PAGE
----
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Dennis Aabo Sørensen was the amputee selected to try this novel bionic hand. Here we can see him grasping and identifying objects while blindfolded. He is the first amputee in the world to feel a rich amount of sensory information through a bionic hand (Photo courtesy of LifeHand 2 / Patrizia Tocci).

To produce this feedback, first, sensors on the bionic hand measure the level of force exerted on the object. Then, this force is transformed into an electrical current that is sent to electrodes implanted on the user’s nerves. Finally, the transmission of this information restores the sense of hand touch in the nervous system. This solution might seem straightforward. However, a considerable amount of work is devoted to the transformation of the user’s grasping forces into a signal that is understandable by the nervous system. Thus, one of the main contributions of this work is the development of computer algorithms able to make this interpretation.

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Diagram explaining the bionic hand's sensory feedback. First, data is collected from the hand's sensors, then, it is processed to extract the relevant information only. Finally, specialized computer algorithms transform this information into impulses which the nervous system can understand (Photo courtesy of LifeHand 2).

Another important aspect of bionic limbs is how they communicate with the human body. This communication is essential to ensure the transmission of the right instructions and sensations. To achieve this, there is a need for an intimate physical integration between man and machine. Such an integration implies an internal and long-lasting connection between the bionic limb’s circuitry and mechanical components and the human skeletal and nervous system. Fortunately, researchers at Chalmers University of Technology, in Sweden, are making giant steps in this area with the creation of a bionic arm that is directly connected to the user’s bones, nerves, and muscles.

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(Left) Magnus Niska performing everyday tasks thanks to the bionic arm. (Right) The bionic arm can be detached from the body at anytime (Photos courtesy of Chalmers University of Technology).

As stated by Max Ortiz Catalán, the team’s lead research scientist, this project achieved a stable fusion between man and machine by integrating them at different levels. At the skeletal level, this integration was made through “osseointegration”, a technology allowing the connection of the living bone to the artificial arm. While at the nervous and muscular level, the integration was possible thanks to neuromuscular electrodes, sensors which connect the bionic arm’s control system to the user’s nerves and muscles. A few scientists have achieved an internal integration at this level. However, this work is a breakthrough due to its demonstrated stable and long-term use by an amputee (over a year).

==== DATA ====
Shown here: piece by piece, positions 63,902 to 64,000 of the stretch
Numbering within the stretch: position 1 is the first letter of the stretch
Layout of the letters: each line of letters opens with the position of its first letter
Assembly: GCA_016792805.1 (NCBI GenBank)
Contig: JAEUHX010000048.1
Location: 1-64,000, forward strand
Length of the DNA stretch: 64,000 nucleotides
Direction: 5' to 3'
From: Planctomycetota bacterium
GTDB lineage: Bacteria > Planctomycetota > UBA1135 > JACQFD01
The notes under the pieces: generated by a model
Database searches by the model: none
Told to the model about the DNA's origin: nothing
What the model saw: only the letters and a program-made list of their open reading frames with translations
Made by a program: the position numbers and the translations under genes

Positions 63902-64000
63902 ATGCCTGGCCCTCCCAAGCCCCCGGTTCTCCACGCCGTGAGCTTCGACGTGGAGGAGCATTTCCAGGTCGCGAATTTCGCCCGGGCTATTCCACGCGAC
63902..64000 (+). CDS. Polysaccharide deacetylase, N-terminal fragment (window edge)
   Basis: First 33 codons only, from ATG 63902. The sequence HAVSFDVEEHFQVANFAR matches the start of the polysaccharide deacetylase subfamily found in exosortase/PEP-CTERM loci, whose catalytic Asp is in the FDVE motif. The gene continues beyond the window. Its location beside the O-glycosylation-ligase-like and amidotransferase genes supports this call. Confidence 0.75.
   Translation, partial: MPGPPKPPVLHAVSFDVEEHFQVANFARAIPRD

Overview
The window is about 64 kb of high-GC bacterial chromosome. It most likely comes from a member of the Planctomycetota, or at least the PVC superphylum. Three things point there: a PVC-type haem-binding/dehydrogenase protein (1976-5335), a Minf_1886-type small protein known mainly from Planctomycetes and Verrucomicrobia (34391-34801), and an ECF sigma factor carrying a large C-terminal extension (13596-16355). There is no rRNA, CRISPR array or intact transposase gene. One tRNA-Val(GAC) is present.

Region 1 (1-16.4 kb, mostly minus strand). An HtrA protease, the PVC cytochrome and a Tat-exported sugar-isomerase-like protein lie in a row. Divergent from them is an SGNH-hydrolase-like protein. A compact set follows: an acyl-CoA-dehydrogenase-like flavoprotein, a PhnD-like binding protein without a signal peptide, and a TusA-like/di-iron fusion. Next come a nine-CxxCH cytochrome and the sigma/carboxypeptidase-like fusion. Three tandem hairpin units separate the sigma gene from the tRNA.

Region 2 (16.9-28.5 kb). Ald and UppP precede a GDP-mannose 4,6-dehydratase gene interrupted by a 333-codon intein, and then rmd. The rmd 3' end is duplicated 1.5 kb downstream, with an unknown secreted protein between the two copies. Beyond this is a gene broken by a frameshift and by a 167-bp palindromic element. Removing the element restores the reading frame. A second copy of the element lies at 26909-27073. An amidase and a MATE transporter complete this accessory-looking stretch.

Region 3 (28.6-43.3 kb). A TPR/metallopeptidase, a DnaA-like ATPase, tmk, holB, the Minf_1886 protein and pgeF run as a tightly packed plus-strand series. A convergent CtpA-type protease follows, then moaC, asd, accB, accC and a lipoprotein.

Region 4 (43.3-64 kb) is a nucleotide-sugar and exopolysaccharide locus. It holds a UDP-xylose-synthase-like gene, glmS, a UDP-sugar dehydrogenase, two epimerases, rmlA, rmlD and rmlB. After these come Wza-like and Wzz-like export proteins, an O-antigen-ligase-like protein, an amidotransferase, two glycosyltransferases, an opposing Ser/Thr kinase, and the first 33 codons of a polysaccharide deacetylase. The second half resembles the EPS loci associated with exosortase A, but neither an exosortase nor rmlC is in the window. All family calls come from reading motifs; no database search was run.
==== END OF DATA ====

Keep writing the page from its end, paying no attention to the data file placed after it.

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Diagram depicting the integration of the bionic arm into the user's bone and the electrodes attached to his remaining muscles and nerves (Photos courtesy of Chalmers University of Technology).

Bionic limbs that can be controlled with the mind? That can be used to feel? And that can be integrated into our bodies? These are just a few examples of today’s global efforts to overcome disability via technological innovation. And although the fictional ambiance surrounding bionic devices could lead you to think that they are constrained to labs and clinics, you should know that thousands of people are being equipped with them. Bionics has given amputees the ability to walk, run, jump, climb, dance, grasp, and even feel. Furthermore, the success of these devices is not only being celebrated and challenged in “everyday life” but also in athletic arenas, such as ETH Zurich’s Cybathlon. An event where athletes with disabilities or physical weaknesses compete against each other using state-of-the-art robotic technology.

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(Left) Powered leg prosthesis race. (Right) Powered arm prosthesis race (Photos courtesy of Cybathlon).

So, how far are we from making Asimov’s or George Lucas’ fantasies a reality? Bionics research is clearly gaining momentum, and as Hugh Herr said: “Someday soon, these kinds of devices will be no more unusual than a pair of glasses.” Until then, let’s embrace the beginning of the age of the machine man.